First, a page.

Sometimes, management and strategy seem to be fairly complicated issues: everything is complex, interdependent, dynamic … Popular writers as well as business schools keep telling us how difficult it is to get all these things right. Everything else will lead to failure.
Our guest author Praveen Kumar. S shares some stories about businesses with very simple management systems – who are actually very successful!
By Praveen Kumar.S, Faculty-Department of Management Studies, Panimalar Engineering College, Chennai, India.
As I was carelessly browsing some questions posed in the website, to check the level of common sense, this question popped on my screen, it asked “You are participating in a race. You overtake the second person. What position are you in?” My educated mind had a quick answer “First, of course”. It replied “If you answered that you are first, then you are absolutely wrong! If you overtake the second person and you take his place, you are second.” It warned me to be more careful in answering the second, “If you overtake the last person, then you are…?.” My conditioned mind immediately said “second to the last”. It retorted back “If you answered that you are second to last, then you are wrong again. Tell me, how can you overtake the last Person? ” I started off with a hypothesis that probably, the educated mind tries to complicate things rather than to simplify.
The Grameen Bank – Micro Credit and its Macro Impact!
“We believe that poverty does not belong to a civilized human society. It belongs to museums”. – Muhammad Yunus
The basic idea of micro-finance is simple: if poor people are provided access to financial services, including credit, they may very well be able to start or expand a micro-enterprise that will allow them to break out of poverty. Grameen Bank was founded in Bangladesh in 1976 by Professor Muhammad Yunus as an action research project. The project began by offering loans of $50- $100 to poor women. These loans allowed the women access to capital for crafts, food production or animal husbandry.
A bank unit is set up with a Field Manager and a number of bank workers, covering an area of about 15 to 22 villages. The manager and workers start by visiting villages to familiarize themselves with the local milieu in which they will be operating and identify prospective clientele, as well as explain the purpose, functions, and mode of operation of the bank to the local population. Groups of five prospective borrowers are formed; in the first stage, only two of them are eligible for, and receive, a loan. The group is observed for a month to see if the members are conforming to rules of the bank. Only if the first two borrowers repay the principal plus interest over a period of fifty weeks do other members of the group become eligible themselves for a loan. Because of these restrictions, there is substantial group pressure to keep individual records clear. In this sense, collective responsibility of the group serves as collateral on the loan.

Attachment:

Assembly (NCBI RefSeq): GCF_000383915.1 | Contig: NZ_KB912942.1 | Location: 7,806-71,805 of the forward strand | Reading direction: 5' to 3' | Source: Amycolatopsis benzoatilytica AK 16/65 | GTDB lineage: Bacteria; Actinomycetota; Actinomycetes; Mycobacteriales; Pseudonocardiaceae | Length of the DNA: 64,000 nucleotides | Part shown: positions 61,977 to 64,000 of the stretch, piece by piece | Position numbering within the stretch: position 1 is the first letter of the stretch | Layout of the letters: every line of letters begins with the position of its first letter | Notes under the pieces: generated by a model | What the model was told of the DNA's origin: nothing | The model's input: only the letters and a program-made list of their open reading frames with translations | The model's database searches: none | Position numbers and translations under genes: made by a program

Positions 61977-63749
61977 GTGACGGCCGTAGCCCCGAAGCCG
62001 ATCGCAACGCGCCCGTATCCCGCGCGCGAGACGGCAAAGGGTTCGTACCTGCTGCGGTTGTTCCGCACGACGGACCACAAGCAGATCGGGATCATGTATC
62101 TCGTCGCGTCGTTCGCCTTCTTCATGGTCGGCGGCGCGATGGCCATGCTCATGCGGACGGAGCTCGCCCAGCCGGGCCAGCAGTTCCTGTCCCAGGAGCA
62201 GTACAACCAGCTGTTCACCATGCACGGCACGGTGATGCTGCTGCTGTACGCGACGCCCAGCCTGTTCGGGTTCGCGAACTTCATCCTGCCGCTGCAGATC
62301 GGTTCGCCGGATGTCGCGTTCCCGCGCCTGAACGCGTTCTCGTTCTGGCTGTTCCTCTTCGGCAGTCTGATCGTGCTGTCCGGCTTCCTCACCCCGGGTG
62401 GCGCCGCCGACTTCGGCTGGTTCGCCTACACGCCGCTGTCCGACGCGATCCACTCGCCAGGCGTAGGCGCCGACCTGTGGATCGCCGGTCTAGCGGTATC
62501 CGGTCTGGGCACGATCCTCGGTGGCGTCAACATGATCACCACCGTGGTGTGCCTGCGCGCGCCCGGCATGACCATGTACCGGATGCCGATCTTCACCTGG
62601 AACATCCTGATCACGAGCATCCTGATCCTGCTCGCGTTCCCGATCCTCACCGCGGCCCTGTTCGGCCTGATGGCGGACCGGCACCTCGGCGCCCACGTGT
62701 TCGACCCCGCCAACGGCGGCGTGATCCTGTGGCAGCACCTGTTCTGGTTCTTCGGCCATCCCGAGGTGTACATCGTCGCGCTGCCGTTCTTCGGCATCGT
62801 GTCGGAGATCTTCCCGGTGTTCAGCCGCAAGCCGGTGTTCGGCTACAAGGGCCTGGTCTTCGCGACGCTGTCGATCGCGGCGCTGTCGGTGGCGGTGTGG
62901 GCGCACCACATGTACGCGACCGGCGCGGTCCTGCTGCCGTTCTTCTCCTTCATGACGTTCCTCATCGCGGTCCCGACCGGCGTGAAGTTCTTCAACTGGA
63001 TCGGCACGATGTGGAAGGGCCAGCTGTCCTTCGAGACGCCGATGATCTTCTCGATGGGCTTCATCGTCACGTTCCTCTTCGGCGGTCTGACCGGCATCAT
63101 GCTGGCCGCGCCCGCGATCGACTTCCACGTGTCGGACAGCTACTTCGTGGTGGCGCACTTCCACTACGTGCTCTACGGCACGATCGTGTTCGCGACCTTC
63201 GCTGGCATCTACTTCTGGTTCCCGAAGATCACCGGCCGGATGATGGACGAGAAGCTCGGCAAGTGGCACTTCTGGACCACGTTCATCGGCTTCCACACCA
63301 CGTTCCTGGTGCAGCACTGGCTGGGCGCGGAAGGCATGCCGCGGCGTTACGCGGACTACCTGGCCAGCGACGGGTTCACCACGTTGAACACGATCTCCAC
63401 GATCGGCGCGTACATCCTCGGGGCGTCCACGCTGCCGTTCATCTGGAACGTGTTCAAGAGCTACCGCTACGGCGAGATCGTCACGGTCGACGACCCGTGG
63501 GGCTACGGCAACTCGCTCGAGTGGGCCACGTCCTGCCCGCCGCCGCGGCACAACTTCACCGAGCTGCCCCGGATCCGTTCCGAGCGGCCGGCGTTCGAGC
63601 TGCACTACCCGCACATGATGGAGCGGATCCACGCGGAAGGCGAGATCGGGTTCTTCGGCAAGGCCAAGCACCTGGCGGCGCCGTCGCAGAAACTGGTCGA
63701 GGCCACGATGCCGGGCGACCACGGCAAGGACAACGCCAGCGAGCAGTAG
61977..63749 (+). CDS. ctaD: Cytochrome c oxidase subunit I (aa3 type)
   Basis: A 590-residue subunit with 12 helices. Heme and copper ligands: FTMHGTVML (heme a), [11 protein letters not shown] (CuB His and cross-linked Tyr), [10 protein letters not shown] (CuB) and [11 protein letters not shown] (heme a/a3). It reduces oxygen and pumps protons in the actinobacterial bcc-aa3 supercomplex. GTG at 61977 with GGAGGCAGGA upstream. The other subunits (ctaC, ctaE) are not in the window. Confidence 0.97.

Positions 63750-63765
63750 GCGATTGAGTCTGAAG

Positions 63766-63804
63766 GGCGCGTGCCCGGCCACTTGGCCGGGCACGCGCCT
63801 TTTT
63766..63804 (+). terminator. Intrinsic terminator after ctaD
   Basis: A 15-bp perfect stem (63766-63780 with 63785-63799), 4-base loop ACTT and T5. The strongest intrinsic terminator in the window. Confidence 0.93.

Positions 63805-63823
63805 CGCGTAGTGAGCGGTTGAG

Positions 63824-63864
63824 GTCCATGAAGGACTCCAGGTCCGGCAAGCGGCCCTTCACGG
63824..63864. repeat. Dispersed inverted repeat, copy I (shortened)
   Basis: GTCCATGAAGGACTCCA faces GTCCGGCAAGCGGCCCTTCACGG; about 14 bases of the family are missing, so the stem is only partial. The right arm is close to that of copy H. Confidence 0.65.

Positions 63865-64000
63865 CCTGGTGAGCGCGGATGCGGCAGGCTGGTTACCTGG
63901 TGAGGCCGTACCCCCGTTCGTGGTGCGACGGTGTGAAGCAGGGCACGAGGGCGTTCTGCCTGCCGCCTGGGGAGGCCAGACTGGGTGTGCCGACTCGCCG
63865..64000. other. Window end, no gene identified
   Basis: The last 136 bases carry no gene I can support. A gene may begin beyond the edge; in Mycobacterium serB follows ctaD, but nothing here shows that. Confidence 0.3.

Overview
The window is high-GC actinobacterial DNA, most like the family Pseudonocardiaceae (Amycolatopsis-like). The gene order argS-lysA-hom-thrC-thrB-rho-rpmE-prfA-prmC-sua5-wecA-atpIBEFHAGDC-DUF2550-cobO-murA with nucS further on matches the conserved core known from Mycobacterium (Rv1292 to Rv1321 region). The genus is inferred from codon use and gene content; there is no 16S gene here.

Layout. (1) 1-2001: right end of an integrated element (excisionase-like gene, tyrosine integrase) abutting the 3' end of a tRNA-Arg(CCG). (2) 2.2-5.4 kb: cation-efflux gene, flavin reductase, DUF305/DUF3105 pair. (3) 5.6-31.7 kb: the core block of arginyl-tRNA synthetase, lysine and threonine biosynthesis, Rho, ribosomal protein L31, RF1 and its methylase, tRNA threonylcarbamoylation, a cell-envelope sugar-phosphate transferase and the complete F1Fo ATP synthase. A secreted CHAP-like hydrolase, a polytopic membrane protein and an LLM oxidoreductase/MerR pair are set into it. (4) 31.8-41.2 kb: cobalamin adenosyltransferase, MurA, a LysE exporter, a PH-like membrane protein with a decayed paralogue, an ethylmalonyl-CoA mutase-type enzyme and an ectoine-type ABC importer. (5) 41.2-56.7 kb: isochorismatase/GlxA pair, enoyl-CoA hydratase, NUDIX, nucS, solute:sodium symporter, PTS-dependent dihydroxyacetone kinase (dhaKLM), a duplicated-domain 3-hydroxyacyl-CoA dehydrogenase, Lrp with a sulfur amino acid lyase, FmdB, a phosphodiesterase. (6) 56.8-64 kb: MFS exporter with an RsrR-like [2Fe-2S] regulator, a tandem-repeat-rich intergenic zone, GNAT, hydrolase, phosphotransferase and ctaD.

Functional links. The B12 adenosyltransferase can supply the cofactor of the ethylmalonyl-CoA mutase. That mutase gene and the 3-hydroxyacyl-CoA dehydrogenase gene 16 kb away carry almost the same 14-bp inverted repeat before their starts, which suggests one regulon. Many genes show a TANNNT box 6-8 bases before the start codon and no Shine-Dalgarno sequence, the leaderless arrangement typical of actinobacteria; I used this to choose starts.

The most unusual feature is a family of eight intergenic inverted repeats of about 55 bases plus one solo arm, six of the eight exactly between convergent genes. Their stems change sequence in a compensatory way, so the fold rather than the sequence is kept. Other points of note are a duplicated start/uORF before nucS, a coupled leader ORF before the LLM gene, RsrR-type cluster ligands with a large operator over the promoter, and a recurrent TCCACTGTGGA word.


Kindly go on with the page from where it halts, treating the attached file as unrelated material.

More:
Today over 90 percent of borrowers are women. Intensive discipline, supervision, and servicing, characterize the operations of the Grameen Bank, which are carried out by “Bicycle bankers” in branch units with considerable delegated authority. The rigorous selection of borrowers and their projects by these bank workers, the powerful peer pressure exerted on these individuals by the groups, and the repayment scheme based on 50 weekly installments, contribute to operational viability to the rural banking system designed for the poor.
It was thought that the poor would not be able to repay; in fact, repayment rates reached 97 percent. It was thought that poor rural women in particular were not bankable; in fact, they account for 94 percent of borrowers in early 1992. It was also thought that the poor couldn’t save; in fact, group savings have proven as successful as group lending. The project grew and Grameen is now a registered bank. It earned the noble prize for its founder. In the past thirty two years, microcredit has spread to every continent and benefited over 100 million families.
Lijjat Pappads – A Women Revolution!
It was started in 1959 with 7 lady members with a borrowed sum of Rs. 80/- at Girgaum in Mumbai. On that day, they gathered on the terrace of the building and started a small inconspicuous function. The function ended shortly, the result – production of 4 packets of Papads and a firm resolve to continue production. This pioneer batch of 7 ladies had set the ball rolling.
As the days went by, the additions to this initial group of 7 was ever-increasing. The institution began to grow. The objective of the Institution was to provide employment to the ladies to enable them to earn decent and dignified livelihood.
How has all this been possible? Its story shows how an organisation can infuse Gandhian simplicity in all its activities.